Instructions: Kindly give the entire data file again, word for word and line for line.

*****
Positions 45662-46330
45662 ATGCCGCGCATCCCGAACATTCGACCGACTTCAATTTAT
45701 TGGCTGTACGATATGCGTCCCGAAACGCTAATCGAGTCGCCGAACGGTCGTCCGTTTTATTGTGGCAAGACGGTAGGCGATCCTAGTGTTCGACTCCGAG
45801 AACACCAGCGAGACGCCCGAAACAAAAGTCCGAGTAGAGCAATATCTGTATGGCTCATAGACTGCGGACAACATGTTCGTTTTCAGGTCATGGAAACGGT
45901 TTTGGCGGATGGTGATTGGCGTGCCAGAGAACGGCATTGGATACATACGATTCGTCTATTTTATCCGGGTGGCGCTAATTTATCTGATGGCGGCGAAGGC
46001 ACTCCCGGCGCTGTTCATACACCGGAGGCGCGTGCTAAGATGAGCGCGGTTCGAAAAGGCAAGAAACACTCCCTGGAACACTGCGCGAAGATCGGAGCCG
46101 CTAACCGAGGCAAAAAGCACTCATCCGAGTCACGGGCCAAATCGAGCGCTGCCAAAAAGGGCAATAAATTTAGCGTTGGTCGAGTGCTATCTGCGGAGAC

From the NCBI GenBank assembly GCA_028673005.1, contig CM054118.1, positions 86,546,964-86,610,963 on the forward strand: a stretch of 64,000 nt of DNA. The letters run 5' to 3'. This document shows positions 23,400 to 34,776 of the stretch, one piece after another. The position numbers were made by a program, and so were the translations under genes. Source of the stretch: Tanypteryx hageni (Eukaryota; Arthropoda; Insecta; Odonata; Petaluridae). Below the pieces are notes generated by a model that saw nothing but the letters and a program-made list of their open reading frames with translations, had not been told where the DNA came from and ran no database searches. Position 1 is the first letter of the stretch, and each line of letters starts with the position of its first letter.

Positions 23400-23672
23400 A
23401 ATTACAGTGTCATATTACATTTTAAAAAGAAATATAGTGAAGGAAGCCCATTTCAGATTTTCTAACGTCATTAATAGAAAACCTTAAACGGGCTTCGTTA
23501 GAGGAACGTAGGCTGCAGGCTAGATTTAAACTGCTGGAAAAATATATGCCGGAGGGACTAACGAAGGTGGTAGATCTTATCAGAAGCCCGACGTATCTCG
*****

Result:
Positions 45662-46330
45662 ATGCCGCGCATCCCGAACATTCGACCGACTTCAATTTAT
45701 TGGCTGTACGATATGCGTCCCGAAACGCTAATCGAGTCGCCGAACGGTCGTCCGTTTTATTGTGGCAAGACGGTAGGCGATCCTAGTGTTCGACTCCGAG
45801 AACACCAGCGAGACGCCCGAAACAAAAGTCCGAGTAGAGCAATATCTGTATGGCTCATAGACTGCGGACAACATGTTCGTTTTCAGGTCATGGAAACGGT
45901 TTTGGCGGATGGTGATTGGCGTGCCAGAGAACGGCATTGGATACATACGATTCGTCTATTTTATCCGGGTGGCGCTAATTTATCTGATGGCGGCGAAGGC
46001 ACTCCCGGCGCTGTTCATACACCGGAGGCGCGTGCTAAGATGAGCGCGGTTCGAAAAGGCAAGAAACACTCCCTGGAACACTGCGCGAAGATCGGAGCCG
46101 CTAACCGAGGCAAAAAGCACTCATCCGAGTCACGGGCCAAATCGAGCGCTGCCAAAAAGGGCAATAAATTTAGCGTTGGTCGAGTGCTATCTGCGGAGAC

From the NCBI GenBank assembly GCA_028673005.1, contig CM054118.1, positions 86,546,964-86,610,963 on the forward strand: a stretch of 64,000 nt of DNA. The letters run 5' to 3'. This document shows positions 23,400 to 34,776 of the stretch, one piece after another. The position numbers were made by a program, and so were the translations under genes. Source of the stretch: Tanypteryx hageni (Eukaryota; Arthropoda; Insecta; Odonata; Petaluridae). Below the pieces are notes generated by a model that saw nothing but the letters and a program-made list of their open reading frames with translations, had not been told where the DNA came from and ran no database searches. Position 1 is the first letter of the stretch, and each line of letters starts with the position of its first letter.

Positions 23400-23672
23400 A
23401 ATTACAGTGTCATATTACATTTTAAAAAGAAATATAGTGAAGGAAGCCCATTTCAGATTTTCTAACGTCATTAATAGAAAACCTTAAACGGGCTTCGTTA
23501 GAGGAACGTAGGCTGCAGGCTAGATTTAAACTGCTGGAAAAATATATGCCGGAGGGACTAACGAAGGTGGTAGATCTTATCAGAAGCCCGACGTATCTCG